The final cluster was probably -ks, the aspiration in Skr. ṣaṣṭha- ‘sixth’ remains unclear. The cardinal numeral can be reconstructed as *ksweks lub *ksweḱs, and its further etymology belongs to a circle of hypotheses with little probability (e.g. connection to the postulated *ks ~ *kos ~ *kes ‘three’ or to the stem *skh(e)id- ‘split, cut’ – cf. PS †šьstъ ‘perch, log, bough, branch’, Gr. skhízō < *skhid-jō, Lat. scindō ‘split’, Skr. chinatti ‘he cuts off’).
On the presence of *w, see Gr. Myc. we-, weks, Dor. weks (Class. heks can also come from PGr. †sweks), Gaul suex, Welsh chwech, Arm. vecʰ ‘6’, vatʰsun ‘60’, Pruss. uschts ‘sixth’. Alb. gjashtë is the strict counterpart of the Slavic form; the initial gj- may be the result of development of a consonantal group. Saka ksäta ‘6’, Gr. kséstriks ‘a six-row barley’ proves the presence of k-. Toch. B skas may also contain sk- < *ksw- (cf. toch. A säk).
A disquieting similarity to IE form can be observed among South Caucasian numerals ‘6’ (Georg. ekvsi, Svan usgva), as well as among Sem. (hbr. šēš, Akkad. šediš, Arab. sittun < *šidθ-, cf. especially the postulated IE connection to the stem *skh(e)id-). The connection between IE *ksweks and FU ‘6’ is also probable: Hung. hát, Fin. kuusi < *kutte ~ *kūte (< *kukste ?).
Etrurian śa, sa may also be connected to the Indo-European form. The numeral ‘60’ was śealχ.
The apex for ‘6’ had an interesting form called caltis or calctis. We can see here posible connection to both the above mentioned Nostratic forms for ‘6’ and to the Turkish dark form altı.
PS †sedmь (OPol. siedm; the fleeting e in modern siedem is secondarily inserted), originally a numeral substantive, cf. Alb. shtatë, Lith. septynì with various suffixes. The proper numeral sounded *septm̥, cf. Hitt. šipta-, Skr. sapta-, Av. hapta, Kurd., Pers. haft, Gr. heptá, Lat. septem, OIr. secht, Welsh saicht, Gaul sextan, Arm. ewtʰn (now yotʰ), toch. A spät, Toch. B sukt. The Gmc. form (Goth. sibun, Eng. seven) shows irregular disappearing of t. The irregular voicing in Slavic (d < t) under the influence of the following m has analogies in other languages, e.g. in Gr. hébdomos <*septomos ‘seventh’, Oss. avd ‘7’.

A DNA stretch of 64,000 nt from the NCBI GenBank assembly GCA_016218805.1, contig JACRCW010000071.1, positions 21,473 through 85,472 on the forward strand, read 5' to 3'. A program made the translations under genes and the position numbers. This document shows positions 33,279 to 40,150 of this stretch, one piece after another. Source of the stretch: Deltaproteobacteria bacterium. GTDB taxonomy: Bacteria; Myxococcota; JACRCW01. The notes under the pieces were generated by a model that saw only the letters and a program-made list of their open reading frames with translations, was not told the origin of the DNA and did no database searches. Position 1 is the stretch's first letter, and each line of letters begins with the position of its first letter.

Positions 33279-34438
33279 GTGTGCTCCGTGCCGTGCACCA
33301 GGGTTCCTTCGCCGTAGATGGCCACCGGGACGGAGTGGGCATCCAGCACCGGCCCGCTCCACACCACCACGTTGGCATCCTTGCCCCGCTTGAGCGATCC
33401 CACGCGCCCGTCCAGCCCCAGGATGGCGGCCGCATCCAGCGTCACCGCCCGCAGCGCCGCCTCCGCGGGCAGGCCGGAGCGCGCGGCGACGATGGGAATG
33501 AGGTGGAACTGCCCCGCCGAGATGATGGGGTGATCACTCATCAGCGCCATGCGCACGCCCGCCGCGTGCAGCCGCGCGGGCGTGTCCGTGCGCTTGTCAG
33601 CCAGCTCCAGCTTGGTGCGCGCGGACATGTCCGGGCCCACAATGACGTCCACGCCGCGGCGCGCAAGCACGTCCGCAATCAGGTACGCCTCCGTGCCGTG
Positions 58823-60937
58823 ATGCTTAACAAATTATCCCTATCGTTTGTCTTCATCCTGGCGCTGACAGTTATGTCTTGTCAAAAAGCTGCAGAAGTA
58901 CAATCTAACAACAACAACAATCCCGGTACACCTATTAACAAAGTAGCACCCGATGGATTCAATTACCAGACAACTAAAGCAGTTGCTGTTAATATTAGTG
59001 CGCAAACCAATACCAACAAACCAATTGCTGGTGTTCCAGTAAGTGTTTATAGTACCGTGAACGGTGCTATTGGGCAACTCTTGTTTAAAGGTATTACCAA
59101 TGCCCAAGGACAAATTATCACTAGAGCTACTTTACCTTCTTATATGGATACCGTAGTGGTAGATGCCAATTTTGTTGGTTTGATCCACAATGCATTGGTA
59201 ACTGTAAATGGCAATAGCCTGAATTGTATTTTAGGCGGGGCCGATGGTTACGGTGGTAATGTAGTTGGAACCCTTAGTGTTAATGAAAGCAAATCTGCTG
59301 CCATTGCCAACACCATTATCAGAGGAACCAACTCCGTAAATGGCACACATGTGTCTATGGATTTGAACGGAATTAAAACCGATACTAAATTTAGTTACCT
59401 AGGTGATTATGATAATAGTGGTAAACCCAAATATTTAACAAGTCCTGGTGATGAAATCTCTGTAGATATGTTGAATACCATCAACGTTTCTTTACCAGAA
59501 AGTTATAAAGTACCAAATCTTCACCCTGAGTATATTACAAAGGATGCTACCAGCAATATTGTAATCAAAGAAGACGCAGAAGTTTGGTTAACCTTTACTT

A common origin (or a common source of borrowings) can have IE, Sem. (hbr. ševaˁ, Arab. sabˁun), South Caucasian (Georg. švidi, Swan išgvid) and UF forms (Hung. hét, Fin. seitsemän). Connection to Etrurian semφ also seems to be obvious (cf. semφalχ ‘70’). The apex for ‘7’ was called zenis – an unclear form, but surely connected to the previous ones.
Turkic words for ‘7’ make an interesting problem: Proto-Bulgar *ǯiati, Chuv. śičĕ, Yakut sette, Azer yeddi, Turk. yedi, with traces of gemination (*jetti < *šepti?), compared with other Altaic forms without such traces. Forms like Manchu nadan, Korean ilkop (MKorean nìr-kúp), Jap. nana- would correspond to Turk. *jeti, giving basis for reconstruing PA *nadi. Mong. *dal- in turn would suggest earlier *ĺadi- (with metathesis). Because of irregularities of Altaic forms, they all can finally be related to Indo-European, Finno-Ugric and Semitic ones.
PS †osmь (OPol. ośm; the fleeting e in modern osiem is secondarily inserted), originally a numeral substantive made by analogy to †sedmь. Alb. tetë contains another suffix and shows strong reduction, cf. also Lith. aštuonì. The proper numeral sounded *oḱtō(u) < *oḱtoHʷ, cf. Toch. okät, Skr. aṣṭāu, Av. ašta, Oss. ast, Goth. ahtau, Lat. octō, OIr. ocht, Welsh wyth, Cardiganshire nîch, assimilated to noch ‘9’, Kurd., Pers. hašt assimilated to haft ‘7’, also Gr. ógdoos ‘eighth’ < †ogdowos (with voicing like in hébdomos ‘seventh’), hence it had a form of dual. The stem*oḱt had to mean ‘four’ originally. The structure of this numeral is an argument that the ancestors of the Indo-Europeans counted in a four-based system.
Even if forms of the numeral ‘8’ in satəm languages prove presence of the palatal *ḱ, we can find optṓ in Gr. (Eleian dialect) with p < *kʷ, together with Class. Gr. oktṓ. Also Arm. utʰ proves the presence of *kʷ. So, *oḱtoHʷ might have been the secondary form (with dissimilation of two labialized consonants), used together with the most primitive *okʷtoHʷ. If it really was so, the stem *okʷt- (cf. postulated *okʷetā ‘four-teeth harrow’) can contain the same element *kʷt which is seen in *kʷet ‘pair’ (see four), preceding by *Hʷo- ‘two’. If the hypothesis is correct, *Hʷo-kʷtoHʷ is a dual of the expression ‘two pairs’. A proof for the presence of a laryngeal in the initial part of the word can be the reconstructed Luw. haktau.